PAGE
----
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Top 10 worst tech predictions of all time

With the changing of the calendar, everyone becomes a Nostradamus, expounding their tech predictions for 2008. In order to put this flood of prophecies into some context, here are some of the worse predictions of all time.

With the changing of the calendar, everyone becomes a Nostradamus, expounding their tech predictions for 2008. In order to put this flood of prophecies into some context, here are some of the worse predictions of all time.

1. YouTube will go nowhere
"There's just not that many videos I want to watch," lamented Steve Chen, a co-founder of YouTube, in March 2005. At the time YouTube featured about 50 videos. Less than two years later, on November 13 2006, Google acquired YouTube for US$1.65 billion in Google stock.

2. The Millennium Bug
This is not attributed to anyone in particular, but rather anyone and everyone with a propensity to fear the worst. Yes, you -- you that began stocking canned food and rifle ammunition in your basement right before New Year's Eve 1999. While some considerable funds were spent to protect against any problems, and around the world a few minor faults were reported, it certainly wasn't the end of human civilisation as some had feared.

3. The death of the iPod
Over the years, many have predicted the iPod would be a fad: most famously Amstrad founder, Sir Alan Sugar, who said in February 2005 that by "next Christmas the iPod will be dead, finished, gone, kaput". Of course today the iPod continues to power along, with Apple claiming to have sold over 100 million units.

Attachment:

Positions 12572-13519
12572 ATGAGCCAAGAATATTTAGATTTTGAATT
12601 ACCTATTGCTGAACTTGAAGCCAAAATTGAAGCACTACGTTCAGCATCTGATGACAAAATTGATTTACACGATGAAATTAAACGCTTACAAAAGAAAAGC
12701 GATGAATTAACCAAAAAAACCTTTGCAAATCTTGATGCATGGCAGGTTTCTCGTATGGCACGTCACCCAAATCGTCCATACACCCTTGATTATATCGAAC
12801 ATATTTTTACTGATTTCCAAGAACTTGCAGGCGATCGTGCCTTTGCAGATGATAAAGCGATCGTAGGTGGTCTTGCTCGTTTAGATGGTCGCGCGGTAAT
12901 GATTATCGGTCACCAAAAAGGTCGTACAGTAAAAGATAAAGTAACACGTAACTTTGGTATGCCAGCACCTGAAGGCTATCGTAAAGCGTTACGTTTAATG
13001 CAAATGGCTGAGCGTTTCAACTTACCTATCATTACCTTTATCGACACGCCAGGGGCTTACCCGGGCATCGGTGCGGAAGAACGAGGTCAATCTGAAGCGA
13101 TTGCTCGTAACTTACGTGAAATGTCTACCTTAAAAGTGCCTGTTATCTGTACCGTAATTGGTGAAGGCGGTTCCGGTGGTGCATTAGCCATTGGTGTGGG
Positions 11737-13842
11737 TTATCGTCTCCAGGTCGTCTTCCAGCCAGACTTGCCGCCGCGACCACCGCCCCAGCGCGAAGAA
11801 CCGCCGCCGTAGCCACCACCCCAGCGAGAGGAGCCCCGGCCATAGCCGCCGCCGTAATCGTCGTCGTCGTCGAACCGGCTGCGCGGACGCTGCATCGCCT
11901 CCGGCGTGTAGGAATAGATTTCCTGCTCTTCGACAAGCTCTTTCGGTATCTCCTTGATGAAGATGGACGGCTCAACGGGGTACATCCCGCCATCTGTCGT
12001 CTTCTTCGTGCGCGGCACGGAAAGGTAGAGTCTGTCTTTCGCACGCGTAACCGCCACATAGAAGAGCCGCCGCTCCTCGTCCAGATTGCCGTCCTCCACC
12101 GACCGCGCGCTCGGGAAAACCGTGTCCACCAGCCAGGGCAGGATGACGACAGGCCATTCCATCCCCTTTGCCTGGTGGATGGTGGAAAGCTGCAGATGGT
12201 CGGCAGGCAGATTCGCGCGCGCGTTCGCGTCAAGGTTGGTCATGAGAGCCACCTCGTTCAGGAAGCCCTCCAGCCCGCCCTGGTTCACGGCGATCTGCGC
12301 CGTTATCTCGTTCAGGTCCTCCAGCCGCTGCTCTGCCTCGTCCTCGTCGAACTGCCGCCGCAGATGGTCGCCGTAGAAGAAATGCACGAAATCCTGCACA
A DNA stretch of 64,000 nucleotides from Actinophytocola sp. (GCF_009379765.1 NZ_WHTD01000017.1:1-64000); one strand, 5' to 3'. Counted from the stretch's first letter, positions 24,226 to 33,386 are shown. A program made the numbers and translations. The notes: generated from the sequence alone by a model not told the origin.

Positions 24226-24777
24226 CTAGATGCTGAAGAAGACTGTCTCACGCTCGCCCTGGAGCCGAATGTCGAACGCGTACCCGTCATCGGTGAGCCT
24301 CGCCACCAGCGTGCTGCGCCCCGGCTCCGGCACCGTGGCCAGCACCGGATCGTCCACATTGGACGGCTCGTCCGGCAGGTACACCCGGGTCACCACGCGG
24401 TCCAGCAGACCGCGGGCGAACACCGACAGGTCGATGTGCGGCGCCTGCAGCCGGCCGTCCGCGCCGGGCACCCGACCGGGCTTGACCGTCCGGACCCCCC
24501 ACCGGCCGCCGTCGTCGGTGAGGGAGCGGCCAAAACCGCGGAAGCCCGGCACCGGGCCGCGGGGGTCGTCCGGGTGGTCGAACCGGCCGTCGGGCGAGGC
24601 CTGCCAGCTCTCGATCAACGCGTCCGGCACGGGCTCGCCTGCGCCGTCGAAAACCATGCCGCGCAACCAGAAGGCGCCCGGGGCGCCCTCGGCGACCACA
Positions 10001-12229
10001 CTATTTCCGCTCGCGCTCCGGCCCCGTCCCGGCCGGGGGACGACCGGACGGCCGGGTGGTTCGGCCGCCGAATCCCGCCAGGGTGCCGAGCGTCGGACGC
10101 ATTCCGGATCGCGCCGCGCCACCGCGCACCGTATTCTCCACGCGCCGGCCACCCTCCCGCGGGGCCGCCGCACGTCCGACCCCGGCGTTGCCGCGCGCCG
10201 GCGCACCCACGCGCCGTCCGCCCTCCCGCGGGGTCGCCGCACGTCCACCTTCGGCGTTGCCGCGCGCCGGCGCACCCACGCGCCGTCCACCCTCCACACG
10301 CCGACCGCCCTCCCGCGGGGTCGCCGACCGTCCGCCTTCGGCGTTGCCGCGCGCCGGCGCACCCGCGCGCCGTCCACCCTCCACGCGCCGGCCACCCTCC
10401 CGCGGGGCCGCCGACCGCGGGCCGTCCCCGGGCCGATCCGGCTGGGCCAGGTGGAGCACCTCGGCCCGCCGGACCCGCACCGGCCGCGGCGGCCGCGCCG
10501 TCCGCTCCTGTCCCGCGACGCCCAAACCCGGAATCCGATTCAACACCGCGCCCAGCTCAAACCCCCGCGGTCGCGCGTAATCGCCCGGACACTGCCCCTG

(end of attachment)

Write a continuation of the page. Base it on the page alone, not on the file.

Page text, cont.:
4. Photocopiers are niche
"The world potential market for copying machines is 5,000 at most," IBM told the eventual founders of Xerox in 1959. According to Wikipedia, by 1961 Xerox had almost US$60 million in revenue, and this value had leapt to US$500 million by 1965.

5. The PC was never meant for home use
Many people made this prediction, but most notably Thomas Watson, chairman of IBM said in 1943: "I think there is a world market for maybe five computers". At the time, this may have actually been true. Retrospectively, it's hilarious.

6. Antitrust won't bother Microsoft
"This antitrust thing will blow over," Bill Gates was quoted as telling a group of Intel executives at a meeting on 11 July, 1995. Perhaps it was more as self-comfort rather than as a prediction: two years later, the antitrust complaints continued to roll in, most recently with Internet browser company Opera filing a complaint with the European Commission.

7. eBay will be huge in China
"We are on a tear to be the undisputed winner in China," said eBay CEO Meg Whitman on 10 February, 2005. By December 2006, eBay said it would close its operation in China and become instead the junior partner to Tom Online, a Chinese Internet portal and wireless firm.

8. Nobody will ever need more than 640KB of memory
"No one will need more than 637KB of memory for a personal computer. 640KB ought to be enough for anybody," Bill Gates is alleged to have said in 1981. Interestingly, Gates now denies saying this. But so many people believe he did that he may as well have -- and he's certainly no stranger to bad predictions. See below.

9. The death of spam
Another bad prediction from Gates, who declared in January 2004 at the World Economic Forum in Switzerland that spam would be dead in 24 months. Two years later, security firm Barracuda said that in 2007, 95-percent of e-mail messages were spam.

10. Windows will never be a 32-bit OS
"We will never make a 32-bit operating system," Bill Gates said at the launch of MSX in 1983. Every version of Windows from then on progressively got bigger peaking currently with Vista's 64-bit operating system.